The Board of Trustees of the Kenyon Review is pleased to honor Roger Angell and Umberto Eco as the 2005 recipients of the Kenyon Review Award for Literary Achievement. Angell is recognized for his outstanding contributions to American literature—from his own lyrical sportswriting to nurturing literary excellence as a fiction editor at The New Yorker. Eco, the Italian novelist, philosopher, and historian, receives a special international award for his masterful and richly rewarding fiction.
About Roger Angell
An essayist and fiction editor for the New Yorker, Roger Angell’s meditative essays on baseball have earned him the reputation as one of the greatest sportswriters of all time. The New York Times Book Review compared the experience of reading Angell to “watching a game unfold in its own good time over a long afternoon, hoping it will go into extra innings and last until sundown.” Known for reporting as a fan as well as a member of the press, he elevates writing about sports to an art form. The editors of the New York Review of Books praised Angell’s collection The Summer Game (1972), for its “searching for the Higher Game, the cosmology behind each pitch, each swing, each ‘shared joy and ridiculous hope’ of summer’s long adventure.” Angell’s other books on the national pastime include Late Innings (1982), Season Ticket (1983), Five Seasons (1988), Once More Around the Park (1991) and Game Time (2003). He is the author of the introduction to the latest edition of The Elements of Style, a guide to writing by William Strunk and E.B. White, Angell’s stepfather. His own collection of fiction, The Stone Arbor and Other Stories, was published in 1960.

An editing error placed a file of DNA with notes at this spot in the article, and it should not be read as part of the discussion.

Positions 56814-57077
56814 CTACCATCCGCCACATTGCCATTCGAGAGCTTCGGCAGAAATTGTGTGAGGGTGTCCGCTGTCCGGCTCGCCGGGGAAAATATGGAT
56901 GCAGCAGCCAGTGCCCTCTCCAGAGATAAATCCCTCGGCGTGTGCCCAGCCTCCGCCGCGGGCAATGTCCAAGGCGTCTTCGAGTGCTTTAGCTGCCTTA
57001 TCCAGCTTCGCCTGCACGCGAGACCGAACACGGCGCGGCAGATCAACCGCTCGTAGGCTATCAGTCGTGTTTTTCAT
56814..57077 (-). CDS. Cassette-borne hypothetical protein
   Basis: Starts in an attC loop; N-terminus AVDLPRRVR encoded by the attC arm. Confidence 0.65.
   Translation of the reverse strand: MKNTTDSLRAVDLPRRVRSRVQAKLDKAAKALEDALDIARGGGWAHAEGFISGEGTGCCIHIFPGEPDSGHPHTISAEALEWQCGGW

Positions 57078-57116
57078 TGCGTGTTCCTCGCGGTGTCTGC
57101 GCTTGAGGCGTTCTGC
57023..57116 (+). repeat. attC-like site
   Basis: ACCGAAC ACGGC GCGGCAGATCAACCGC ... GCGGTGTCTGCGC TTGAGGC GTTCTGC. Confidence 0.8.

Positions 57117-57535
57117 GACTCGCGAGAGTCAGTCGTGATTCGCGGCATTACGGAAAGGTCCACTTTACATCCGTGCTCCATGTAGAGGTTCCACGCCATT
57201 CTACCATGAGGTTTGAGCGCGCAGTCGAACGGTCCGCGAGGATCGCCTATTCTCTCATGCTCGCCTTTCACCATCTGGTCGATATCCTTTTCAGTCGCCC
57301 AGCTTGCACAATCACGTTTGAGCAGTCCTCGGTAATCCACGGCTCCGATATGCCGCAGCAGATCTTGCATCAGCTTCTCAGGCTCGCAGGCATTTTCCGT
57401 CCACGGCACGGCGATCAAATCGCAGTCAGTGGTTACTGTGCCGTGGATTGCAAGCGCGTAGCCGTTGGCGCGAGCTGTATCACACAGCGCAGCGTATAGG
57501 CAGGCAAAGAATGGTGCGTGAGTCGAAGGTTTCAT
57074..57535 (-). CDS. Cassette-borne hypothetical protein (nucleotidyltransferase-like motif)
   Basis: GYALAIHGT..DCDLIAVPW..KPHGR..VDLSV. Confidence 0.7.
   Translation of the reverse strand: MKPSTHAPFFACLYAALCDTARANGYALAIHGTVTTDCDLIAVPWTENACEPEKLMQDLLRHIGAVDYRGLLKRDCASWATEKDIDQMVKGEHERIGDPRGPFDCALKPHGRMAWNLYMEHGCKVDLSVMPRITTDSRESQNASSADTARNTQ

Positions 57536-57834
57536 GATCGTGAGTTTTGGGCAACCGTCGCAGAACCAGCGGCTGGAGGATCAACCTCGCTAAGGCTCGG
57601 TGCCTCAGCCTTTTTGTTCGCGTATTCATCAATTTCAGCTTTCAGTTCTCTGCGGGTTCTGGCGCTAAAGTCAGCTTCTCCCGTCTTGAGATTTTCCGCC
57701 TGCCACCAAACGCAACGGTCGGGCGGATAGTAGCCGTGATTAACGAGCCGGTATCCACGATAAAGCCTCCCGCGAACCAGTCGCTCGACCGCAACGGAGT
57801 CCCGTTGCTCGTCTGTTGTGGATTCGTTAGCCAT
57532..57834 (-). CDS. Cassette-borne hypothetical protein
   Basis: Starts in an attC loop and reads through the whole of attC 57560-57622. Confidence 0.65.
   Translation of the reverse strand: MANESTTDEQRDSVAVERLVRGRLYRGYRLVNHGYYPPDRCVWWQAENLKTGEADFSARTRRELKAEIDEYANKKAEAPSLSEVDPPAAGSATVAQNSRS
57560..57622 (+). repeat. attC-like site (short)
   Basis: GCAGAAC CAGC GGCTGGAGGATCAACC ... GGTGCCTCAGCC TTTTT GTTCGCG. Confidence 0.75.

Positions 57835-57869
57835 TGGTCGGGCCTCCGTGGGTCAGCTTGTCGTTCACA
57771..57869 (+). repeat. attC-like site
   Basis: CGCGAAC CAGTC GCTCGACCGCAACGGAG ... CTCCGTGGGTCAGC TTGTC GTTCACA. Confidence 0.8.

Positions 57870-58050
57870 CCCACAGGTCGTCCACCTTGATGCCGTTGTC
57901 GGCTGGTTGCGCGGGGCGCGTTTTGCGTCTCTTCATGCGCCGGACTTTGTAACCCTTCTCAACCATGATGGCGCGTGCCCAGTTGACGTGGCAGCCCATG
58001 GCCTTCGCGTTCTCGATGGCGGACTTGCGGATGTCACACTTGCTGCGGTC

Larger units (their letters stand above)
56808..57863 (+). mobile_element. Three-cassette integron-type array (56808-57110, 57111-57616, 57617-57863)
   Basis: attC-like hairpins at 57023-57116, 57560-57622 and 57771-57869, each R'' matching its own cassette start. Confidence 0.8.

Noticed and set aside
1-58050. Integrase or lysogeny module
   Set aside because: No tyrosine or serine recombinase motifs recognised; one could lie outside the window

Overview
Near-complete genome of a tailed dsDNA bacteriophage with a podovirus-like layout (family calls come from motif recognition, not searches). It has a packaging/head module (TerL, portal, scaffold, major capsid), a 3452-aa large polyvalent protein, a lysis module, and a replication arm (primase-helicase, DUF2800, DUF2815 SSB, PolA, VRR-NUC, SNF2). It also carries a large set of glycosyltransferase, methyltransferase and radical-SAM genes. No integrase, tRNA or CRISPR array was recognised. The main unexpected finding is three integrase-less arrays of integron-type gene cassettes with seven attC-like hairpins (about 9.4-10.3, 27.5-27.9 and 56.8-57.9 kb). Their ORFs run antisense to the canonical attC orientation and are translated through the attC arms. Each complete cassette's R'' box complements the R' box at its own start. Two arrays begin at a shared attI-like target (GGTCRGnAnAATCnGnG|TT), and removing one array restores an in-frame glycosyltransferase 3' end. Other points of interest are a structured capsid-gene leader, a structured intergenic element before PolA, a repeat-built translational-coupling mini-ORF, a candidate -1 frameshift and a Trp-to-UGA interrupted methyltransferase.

About Umberto Eco
Umberto Eco (born 1932) is a best-selling author of mystery novels that reflect his many intellectual interests and wide-ranging knowledge of philosophy, literature, medieval history, religion, and politics.
Eco was born in a small town in northwest Italy, the only son of an accountant. When World War II broke out, his family fled to the country to escape the bombing. There he observed conflicts between the Fascists and the partisans and experienced wartime deprivations that would later become a part of his second novel, Foucault’s Pendulum (trans., 1988)— known as “the thinking man’s The DaVinci Code.”
His first novel, Il nome della rosa (1980, The Name of the Rose), an intellectual detective story, achieved instant fame, and attracted much critical attention; it was made into a movie starring Sean Conner. Later novels are L’isola del giorno prima (1995, The Island of the Day Before), Baudolino (2002), and, most recently, The Mysterious Flame of Queen Loana (2005).
In addition to his novels, Eco has written extensively on philosophy, semiotics, linguistics, aesthetics, and morality. Upon publishing How to Travel with a Salmon & Other Essays, the Los Angeles Times referred to Eco as “the Andy Rooney of academia.”
Eco has taught semiotics at the University of Bologna for many years. He is also known as an expert on the subject of 007, which adds him to the worldwide group of bondologs (“Bondologists,” the Scandinavian expression for an expert in the field of James Bond).